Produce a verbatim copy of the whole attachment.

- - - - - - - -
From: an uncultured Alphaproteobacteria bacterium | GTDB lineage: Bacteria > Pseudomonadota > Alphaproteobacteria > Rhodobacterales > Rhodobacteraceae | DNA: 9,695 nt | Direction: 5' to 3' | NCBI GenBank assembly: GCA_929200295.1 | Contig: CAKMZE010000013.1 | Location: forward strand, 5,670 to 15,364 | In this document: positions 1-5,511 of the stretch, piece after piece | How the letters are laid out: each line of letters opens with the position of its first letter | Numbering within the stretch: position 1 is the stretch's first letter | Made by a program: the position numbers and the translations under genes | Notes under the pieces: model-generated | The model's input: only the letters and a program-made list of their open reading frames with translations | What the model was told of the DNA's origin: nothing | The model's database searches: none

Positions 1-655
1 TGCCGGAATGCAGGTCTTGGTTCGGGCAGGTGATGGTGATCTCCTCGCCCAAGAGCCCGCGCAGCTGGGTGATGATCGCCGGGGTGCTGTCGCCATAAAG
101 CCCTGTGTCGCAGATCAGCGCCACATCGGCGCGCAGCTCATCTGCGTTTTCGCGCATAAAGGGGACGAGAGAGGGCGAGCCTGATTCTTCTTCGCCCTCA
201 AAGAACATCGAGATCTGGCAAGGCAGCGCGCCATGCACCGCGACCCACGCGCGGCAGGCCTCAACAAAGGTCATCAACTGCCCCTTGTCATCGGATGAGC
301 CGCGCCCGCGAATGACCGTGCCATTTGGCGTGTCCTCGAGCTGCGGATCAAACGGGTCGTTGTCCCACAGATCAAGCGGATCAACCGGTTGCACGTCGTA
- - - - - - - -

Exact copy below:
From: an uncultured Alphaproteobacteria bacterium | GTDB lineage: Bacteria > Pseudomonadota > Alphaproteobacteria > Rhodobacterales > Rhodobacteraceae | DNA: 9,695 nt | Direction: 5' to 3' | NCBI GenBank assembly: GCA_929200295.1 | Contig: CAKMZE010000013.1 | Location: forward strand, 5,670 to 15,364 | In this document: positions 1-5,511 of the stretch, piece after piece | How the letters are laid out: each line of letters opens with the position of its first letter | Numbering within the stretch: position 1 is the stretch's first letter | Made by a program: the position numbers and the translations under genes | Notes under the pieces: model-generated | The model's input: only the letters and a program-made list of their open reading frames with translations | What the model was told of the DNA's origin: nothing | The model's database searches: none

Positions 1-655
1 TGCCGGAATGCAGGTCTTGGTTCGGGCAGGTGATGGTGATCTCCTCGCCCAAGAGCCCGCGCAGCTGGGTGATGATCGCCGGGGTGCTGTCGCCATAAAG
101 CCCTGTGTCGCAGATCAGCGCCACATCGGCGCGCAGCTCATCTGCGTTTTCGCGCATAAAGGGGACGAGAGAGGGCGAGCCTGATTCTTCTTCGCCCTCA
201 AAGAACATCGAGATCTGGCAAGGCAGCGCGCCATGCACCGCGACCCACGCGCGGCAGGCCTCAACAAAGGTCATCAACTGCCCCTTGTCATCGGATGAGC
301 CGCGCCCGCGAATGACCGTGCCATTTGGCGTGTCCTCGAGCTGCGGATCAAACGGGTCGTTGTCCCACAGATCAAGCGGATCAACCGGTTGCACGTCGTA